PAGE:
USCIS may transfer some cases to other jurisdictions

According to a recent policy announcement, USCIS will begin transferring some Naturalization (N-400) and Adjustment of Status (I-485) cases to different field offices for quicker processing. Due to long wait times for interview appointments at USCIS field offices in major cities, USCIS has announced that it will begin moving cases to the next-closest office for these appointments. For the Pacific Northwest, this means that many Seattle-based cases will be moved to Portland and Yakima, depending on the applicant’s address.

This change aims to reduce the backlog and long processing times at high-volume processing centers. Applicants should note that their biometric (fingerprinting) appointment will still take place at their local office, but their interview may be transferred to another office, sometimes several hours away. This is good news for those living in major metropolitan areas, but could mean longer wait times for individuals living in smaller cities who have, until now, been fortunate to experience shorter wait times and short lines in general when dealing with USCIS.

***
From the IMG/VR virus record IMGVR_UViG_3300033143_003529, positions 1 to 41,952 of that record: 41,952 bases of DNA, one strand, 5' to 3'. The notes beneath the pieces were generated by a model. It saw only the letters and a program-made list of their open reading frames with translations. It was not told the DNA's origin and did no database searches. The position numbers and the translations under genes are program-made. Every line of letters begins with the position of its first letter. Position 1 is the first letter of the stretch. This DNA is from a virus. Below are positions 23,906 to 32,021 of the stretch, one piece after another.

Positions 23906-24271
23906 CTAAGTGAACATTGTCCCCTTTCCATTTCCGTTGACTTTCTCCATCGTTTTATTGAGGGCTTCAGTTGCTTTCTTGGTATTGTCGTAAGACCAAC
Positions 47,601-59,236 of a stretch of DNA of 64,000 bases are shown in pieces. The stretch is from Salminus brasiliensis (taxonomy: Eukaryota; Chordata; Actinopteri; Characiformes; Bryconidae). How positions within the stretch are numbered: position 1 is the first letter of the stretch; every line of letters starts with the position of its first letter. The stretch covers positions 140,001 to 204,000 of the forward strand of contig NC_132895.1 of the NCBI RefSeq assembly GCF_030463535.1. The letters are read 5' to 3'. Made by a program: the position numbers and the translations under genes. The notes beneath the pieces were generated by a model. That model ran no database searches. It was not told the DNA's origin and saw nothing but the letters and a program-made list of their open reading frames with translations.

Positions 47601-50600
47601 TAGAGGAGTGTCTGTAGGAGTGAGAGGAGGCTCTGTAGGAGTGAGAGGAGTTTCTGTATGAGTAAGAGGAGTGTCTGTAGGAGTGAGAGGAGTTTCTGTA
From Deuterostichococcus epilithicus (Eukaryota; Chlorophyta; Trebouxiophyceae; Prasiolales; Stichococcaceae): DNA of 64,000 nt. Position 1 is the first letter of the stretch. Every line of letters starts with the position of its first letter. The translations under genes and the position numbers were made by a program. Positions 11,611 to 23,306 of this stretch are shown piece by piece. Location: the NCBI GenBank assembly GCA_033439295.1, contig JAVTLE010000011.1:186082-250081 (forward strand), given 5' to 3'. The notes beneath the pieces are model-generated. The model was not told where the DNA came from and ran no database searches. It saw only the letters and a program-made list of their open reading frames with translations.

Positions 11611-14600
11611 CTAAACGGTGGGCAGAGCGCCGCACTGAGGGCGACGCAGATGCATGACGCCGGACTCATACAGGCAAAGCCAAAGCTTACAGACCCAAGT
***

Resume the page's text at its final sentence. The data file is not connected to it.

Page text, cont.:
We predict that this new policy may be the first of many as USCIS aims to address the “crisis level” delays and growing backlog of 5.6 million cases that a group of Senators recently brought to the public’s attention. Senators and immigration attorneys alike are demanding action and transparency from USCIS to deal with the exceedingly long wait times and overall slow-down in processing of all types of cases over the past three years. While this change may reduce some of the burden at USCIS field offices in Seattle and other major cities, it does not necessarily address the deeper issues and suspected misallocation of resources at USCIS that are creating and perpetuating the backlog to begin with.

Naturalization and Adjustment of Status applicants should pay special attention to notices they receive to ensure they know where their appointments are taking place. While it may be inconvenient to travel many hours for an appointment at USCIS, it could mean shaving several weeks or months off of the processing time of your case.